Not fighting.

May 27, 2008

A new person has joined our dojo community. What a pleasure…new faces, new wonderful Ukes to train with. This person has lots of experience and, I can tell, has been training for years. His technique is well-studied and he has a great attitude.

And he’s big. Not tall, just built. And strong. With attacks in motion, he’s wonderful to work with. It’s kind of like practicing with a live blade; when you see a strike coming with all the mass he has to deliver behind it, you move. NOW. For if you don’t, you’re going to get flattened.

The real challenge comes in his grabs. They hurt. Intentional or not, he clamps down extremely hard, and every time I’m paired with him on a katate technique, I simply take it as a given that I’m going to come out bruised.

So there I am. The fight within becomes a struggle between the heart-felt desire to welcome and train with every individual in the dojo without pause or hesitation, and the simple self-preserving desire to avoid this individual due to the dread of ending up with black and blue forearms.

The lesson I take? Not fighting. Our Path teaches us not to fight, but to move. To arrive beyond the attack before it comes. To not plan ahead, but to control and lead.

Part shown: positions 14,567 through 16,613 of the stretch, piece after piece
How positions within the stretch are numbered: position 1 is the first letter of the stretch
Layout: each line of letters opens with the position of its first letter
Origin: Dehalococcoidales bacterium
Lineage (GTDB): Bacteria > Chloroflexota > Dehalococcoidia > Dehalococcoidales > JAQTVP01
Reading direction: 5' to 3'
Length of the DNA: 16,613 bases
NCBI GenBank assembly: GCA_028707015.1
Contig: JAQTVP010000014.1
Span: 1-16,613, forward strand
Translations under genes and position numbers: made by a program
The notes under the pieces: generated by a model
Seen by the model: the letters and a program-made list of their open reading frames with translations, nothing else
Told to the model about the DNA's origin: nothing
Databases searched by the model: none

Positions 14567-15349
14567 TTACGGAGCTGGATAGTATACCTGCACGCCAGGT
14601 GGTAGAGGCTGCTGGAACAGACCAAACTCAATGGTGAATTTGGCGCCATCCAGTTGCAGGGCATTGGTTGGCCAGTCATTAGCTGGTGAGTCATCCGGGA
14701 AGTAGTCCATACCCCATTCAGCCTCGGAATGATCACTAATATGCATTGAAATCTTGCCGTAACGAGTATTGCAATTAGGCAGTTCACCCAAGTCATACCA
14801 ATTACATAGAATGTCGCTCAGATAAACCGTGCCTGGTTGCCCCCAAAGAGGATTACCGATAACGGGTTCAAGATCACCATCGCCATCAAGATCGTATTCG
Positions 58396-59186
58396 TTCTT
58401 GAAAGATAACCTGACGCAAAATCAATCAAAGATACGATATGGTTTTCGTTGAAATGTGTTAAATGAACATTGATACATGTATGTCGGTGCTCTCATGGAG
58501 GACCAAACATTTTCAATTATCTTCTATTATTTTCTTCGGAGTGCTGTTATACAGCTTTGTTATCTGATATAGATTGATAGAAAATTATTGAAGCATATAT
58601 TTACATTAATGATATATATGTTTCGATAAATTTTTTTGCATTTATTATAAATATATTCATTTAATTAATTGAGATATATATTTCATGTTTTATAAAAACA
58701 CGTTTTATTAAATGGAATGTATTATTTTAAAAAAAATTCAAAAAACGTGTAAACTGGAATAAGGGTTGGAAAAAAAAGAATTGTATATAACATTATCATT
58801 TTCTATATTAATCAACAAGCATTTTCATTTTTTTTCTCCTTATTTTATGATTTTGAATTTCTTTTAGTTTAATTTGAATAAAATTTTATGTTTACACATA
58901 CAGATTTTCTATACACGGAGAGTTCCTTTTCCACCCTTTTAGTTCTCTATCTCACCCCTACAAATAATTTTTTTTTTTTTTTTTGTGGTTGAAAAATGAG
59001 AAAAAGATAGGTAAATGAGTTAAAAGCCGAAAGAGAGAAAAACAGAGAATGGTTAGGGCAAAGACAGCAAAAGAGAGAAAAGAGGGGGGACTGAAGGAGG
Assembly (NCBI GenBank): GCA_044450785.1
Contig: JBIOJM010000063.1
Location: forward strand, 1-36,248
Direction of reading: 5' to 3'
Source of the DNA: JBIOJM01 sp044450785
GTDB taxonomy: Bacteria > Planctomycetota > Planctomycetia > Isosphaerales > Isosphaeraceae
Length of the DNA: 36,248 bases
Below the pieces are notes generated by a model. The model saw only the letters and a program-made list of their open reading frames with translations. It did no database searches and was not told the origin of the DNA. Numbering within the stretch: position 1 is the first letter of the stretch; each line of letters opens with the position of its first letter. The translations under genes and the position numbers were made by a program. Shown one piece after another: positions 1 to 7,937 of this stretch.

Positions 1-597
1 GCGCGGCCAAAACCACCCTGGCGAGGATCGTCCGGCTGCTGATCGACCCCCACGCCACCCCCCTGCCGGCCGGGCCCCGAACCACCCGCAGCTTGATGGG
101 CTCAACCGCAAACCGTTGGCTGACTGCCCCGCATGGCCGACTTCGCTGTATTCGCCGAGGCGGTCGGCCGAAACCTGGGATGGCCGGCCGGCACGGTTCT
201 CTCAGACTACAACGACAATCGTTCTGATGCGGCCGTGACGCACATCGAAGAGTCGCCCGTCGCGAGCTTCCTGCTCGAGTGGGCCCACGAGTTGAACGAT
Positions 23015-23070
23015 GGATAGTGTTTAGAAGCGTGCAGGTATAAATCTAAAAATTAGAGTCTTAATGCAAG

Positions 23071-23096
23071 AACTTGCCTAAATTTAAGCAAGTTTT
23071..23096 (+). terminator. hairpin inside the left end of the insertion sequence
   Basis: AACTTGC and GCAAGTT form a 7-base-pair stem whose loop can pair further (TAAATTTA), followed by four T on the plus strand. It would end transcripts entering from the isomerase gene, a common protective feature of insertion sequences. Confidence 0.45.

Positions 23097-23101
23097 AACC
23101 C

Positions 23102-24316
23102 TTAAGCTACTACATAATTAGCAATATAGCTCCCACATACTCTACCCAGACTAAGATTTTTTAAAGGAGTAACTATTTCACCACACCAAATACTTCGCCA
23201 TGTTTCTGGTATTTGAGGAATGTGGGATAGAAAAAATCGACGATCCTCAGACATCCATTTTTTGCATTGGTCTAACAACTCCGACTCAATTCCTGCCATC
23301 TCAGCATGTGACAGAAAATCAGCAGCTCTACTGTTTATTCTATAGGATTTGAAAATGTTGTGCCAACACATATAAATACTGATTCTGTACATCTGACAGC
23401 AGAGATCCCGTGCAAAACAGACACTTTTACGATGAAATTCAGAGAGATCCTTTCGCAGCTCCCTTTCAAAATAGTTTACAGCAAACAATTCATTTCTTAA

In this case, I make the decision to let my inner conflict dissolve away and take the situation as it comes. When sensei finishes his or her demonstration, I look down the line for the eyes of a partner to train with–to lend me their body so that I might learn. And should my eyes meet his, I welcome him, but with inner caution, for I know that he is a live blade.

In practical terms, I can talk to him and simply ask him to not grab as hard. Or I can move earlier and not let the grab fully develop. In any case, I have options. I have ways to take the fight out of the situation before that dreaded stalemate of pain occurs.

Aikido teaches us the lessons of the Art of Peace lie within everything, everyone and every situation. They are only there for us to listen and learn from them.

Here, I’ve learned control. I’ve learned to talk. I’ve learned to be brave enough to confront someone causing me pain–and still welcome them into my sphere again.

Just move.

April 29, 2008

For the past few days, I’ve felt stalled. In business, in life, things just seem to be standing still. Maybe it’s the coming summer and the hotter days. Maybe it’s the way the intensity of the sunshine in this place subtly drains one’s energy. Maybe it’s the intense, saturating insecurity of the times. Maybe it’s fear.